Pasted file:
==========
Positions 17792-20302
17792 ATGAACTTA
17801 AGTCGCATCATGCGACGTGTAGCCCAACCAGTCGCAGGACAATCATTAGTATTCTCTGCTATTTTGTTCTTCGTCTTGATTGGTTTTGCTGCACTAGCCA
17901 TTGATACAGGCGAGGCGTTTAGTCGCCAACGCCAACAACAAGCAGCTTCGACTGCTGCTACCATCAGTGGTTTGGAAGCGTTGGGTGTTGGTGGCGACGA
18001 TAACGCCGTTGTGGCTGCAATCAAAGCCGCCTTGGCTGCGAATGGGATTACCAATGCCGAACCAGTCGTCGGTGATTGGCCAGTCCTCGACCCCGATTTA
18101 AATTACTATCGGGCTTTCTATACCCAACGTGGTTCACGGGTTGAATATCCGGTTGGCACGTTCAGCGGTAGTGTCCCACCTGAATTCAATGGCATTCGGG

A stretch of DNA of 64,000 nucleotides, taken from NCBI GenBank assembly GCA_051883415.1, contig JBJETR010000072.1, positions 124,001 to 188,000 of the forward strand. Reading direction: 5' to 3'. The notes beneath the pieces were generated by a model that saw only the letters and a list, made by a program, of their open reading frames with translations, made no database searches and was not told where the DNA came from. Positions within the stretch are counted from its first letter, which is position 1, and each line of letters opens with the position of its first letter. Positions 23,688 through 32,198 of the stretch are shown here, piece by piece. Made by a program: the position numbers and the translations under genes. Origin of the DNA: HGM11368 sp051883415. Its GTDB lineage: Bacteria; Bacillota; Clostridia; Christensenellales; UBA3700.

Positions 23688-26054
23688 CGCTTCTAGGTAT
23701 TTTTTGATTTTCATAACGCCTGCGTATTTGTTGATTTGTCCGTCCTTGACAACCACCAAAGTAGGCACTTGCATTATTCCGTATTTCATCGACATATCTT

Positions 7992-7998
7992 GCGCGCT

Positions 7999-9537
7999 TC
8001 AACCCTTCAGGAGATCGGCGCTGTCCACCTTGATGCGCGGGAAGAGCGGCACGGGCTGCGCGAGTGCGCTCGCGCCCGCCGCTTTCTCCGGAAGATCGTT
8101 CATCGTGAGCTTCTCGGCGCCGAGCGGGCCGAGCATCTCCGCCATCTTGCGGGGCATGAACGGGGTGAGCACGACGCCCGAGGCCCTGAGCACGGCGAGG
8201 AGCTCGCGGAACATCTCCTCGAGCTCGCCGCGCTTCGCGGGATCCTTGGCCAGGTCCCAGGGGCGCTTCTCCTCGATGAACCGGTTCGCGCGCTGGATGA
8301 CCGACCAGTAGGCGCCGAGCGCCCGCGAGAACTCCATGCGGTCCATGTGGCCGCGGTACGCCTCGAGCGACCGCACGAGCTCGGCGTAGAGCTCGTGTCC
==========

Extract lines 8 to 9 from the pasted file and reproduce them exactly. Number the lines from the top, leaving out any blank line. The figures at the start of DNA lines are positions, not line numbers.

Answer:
Positions 23688-26054
23688 CGCTTCTAGGTAT